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Dallas, Fort Worth School District Grades Steady But 'F' Campuses Increase

Just as school is kicking off across the state, school districts and individual campuses in Texas got their report cards Thursday. Education leaders released ratings using an A through F grading scale.  Dallas got a B; Fort Worth got C — and both districts saw more failing schools.

Last year, Dallas ISD had four campuses that got an F. This year, it’s eight. The results disappointed Dallas Superintendent Michael Hinojosa.

“At some of these schools that regressed, it was all about the talent," Hinojosa said. "They lost higher performing teachers. They had less teachers that were as successful.”

Hinojosa says his staff is working to fix the failing schools. Districtwide, Dallas’ grade of B rose from 81 last year to an 86. Results were similar in Fort Worth ISD. Last year’s C grade of 77.8 inched to a 79, just missing a B. The number of failing schools rose from 11 last year to 18.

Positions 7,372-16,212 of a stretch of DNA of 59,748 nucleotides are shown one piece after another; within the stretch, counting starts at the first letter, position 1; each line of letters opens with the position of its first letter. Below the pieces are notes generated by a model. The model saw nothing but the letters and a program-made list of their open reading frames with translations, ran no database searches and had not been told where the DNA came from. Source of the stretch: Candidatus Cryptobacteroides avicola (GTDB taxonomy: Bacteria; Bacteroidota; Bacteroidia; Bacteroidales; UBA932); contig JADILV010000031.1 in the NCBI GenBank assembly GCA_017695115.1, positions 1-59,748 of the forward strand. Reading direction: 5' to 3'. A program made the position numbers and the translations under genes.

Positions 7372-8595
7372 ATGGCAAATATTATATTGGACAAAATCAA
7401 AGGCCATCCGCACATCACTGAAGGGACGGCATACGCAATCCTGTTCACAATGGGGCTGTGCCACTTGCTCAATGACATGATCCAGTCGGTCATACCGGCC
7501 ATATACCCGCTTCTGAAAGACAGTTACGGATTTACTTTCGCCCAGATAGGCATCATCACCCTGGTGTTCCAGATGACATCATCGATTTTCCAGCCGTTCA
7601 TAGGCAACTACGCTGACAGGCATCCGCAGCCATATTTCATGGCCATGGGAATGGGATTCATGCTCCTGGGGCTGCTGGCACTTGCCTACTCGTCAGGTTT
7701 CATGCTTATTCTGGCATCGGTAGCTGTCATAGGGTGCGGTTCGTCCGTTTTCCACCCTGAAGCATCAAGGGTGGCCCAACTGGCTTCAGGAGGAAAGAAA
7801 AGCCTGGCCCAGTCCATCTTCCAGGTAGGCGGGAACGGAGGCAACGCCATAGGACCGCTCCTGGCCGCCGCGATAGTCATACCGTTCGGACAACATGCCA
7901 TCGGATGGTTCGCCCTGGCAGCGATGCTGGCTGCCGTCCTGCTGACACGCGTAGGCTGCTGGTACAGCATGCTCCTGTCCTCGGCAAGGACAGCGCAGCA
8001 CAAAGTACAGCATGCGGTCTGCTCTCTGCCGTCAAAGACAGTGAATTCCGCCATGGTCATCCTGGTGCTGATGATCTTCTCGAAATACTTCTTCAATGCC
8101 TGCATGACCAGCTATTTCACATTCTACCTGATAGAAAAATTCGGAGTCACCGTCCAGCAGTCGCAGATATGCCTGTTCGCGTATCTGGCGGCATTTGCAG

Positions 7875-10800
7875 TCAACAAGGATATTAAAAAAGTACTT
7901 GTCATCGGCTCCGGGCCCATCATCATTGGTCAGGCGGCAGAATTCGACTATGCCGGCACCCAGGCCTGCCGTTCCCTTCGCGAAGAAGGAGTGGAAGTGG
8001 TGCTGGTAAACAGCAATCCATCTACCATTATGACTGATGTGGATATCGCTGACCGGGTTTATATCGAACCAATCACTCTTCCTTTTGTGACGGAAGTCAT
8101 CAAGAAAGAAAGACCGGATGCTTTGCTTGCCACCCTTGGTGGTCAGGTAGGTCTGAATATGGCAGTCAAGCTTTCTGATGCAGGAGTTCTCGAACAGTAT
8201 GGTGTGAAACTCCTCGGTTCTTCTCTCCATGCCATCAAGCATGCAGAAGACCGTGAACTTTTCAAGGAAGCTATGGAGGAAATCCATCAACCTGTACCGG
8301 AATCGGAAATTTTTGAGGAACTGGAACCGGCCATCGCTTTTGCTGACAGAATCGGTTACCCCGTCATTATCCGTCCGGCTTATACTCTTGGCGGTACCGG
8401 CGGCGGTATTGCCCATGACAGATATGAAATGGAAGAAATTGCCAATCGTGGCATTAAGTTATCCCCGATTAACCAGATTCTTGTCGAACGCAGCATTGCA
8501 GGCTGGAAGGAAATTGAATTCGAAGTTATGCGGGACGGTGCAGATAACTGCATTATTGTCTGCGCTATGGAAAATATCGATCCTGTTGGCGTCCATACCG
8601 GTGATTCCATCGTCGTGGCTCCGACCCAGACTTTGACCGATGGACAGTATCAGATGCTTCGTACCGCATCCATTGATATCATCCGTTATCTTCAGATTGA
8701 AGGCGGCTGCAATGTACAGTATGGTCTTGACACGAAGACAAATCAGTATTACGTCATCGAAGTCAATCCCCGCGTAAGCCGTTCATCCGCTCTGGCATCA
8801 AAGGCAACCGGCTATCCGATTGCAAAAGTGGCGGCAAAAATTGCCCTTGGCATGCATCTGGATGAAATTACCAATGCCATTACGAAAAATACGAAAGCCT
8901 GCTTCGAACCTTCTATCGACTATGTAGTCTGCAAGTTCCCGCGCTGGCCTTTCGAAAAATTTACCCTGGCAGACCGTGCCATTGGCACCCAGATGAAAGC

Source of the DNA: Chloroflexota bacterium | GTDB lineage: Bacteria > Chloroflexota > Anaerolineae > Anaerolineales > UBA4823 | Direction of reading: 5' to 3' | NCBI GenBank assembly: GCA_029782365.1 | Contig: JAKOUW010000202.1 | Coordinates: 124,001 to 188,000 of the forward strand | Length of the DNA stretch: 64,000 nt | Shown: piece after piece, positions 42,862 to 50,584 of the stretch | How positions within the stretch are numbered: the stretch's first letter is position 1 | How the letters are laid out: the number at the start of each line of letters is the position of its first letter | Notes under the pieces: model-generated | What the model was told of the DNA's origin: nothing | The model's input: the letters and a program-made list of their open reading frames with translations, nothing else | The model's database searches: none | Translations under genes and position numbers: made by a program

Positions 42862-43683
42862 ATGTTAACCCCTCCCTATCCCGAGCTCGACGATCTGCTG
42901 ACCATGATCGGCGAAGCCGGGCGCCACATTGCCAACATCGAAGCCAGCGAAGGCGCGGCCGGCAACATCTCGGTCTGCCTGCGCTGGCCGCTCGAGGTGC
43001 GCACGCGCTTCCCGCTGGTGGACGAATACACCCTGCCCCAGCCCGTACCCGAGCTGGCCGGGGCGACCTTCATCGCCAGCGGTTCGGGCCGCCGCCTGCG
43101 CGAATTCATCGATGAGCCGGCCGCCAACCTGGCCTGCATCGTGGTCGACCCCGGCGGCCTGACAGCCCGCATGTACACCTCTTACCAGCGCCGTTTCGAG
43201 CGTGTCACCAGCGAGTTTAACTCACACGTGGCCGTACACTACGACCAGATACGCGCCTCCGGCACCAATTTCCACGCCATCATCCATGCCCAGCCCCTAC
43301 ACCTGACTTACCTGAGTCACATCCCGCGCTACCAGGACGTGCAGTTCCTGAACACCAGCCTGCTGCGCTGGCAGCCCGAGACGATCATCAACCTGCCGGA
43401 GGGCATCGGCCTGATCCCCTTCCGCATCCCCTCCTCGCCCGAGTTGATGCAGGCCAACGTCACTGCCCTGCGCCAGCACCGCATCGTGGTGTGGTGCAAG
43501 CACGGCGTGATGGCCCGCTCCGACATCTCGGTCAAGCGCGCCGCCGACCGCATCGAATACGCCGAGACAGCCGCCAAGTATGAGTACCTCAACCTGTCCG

“Sometimes in the urban settings we have young, new second-career teachers who haven’t had the support they need," said District spokesperson Clint Bond. "And we are going to double our efforts of providing them the support and we’re doing that through traditional training that’s much more user-friendly." 

Texas Education Commissioner Mike Morath travelled the state to talk about the grading system. He said the state’s public education system is improving,  schools are teaching an ever growing number of low-income children, and repeated his mantra, saying poverty is not destiny. Speaking in San Antonio, he invited parents to go online to get the latest dataon schools and districts.  

"Every piece of information is at your fingertips so the teachers and administrators and superintendent and board members can build action plans from this," Morath said. "I can see how each group of students is performing and whether they are meeting our targets or not meeting targets."

Morath says this online information gives parents valuable information on any district and school they’re looking at.

Bill Zeeble has been a full-time reporter at KERA since 1992, covering everything from medicine to the Mavericks and education to environmental issues.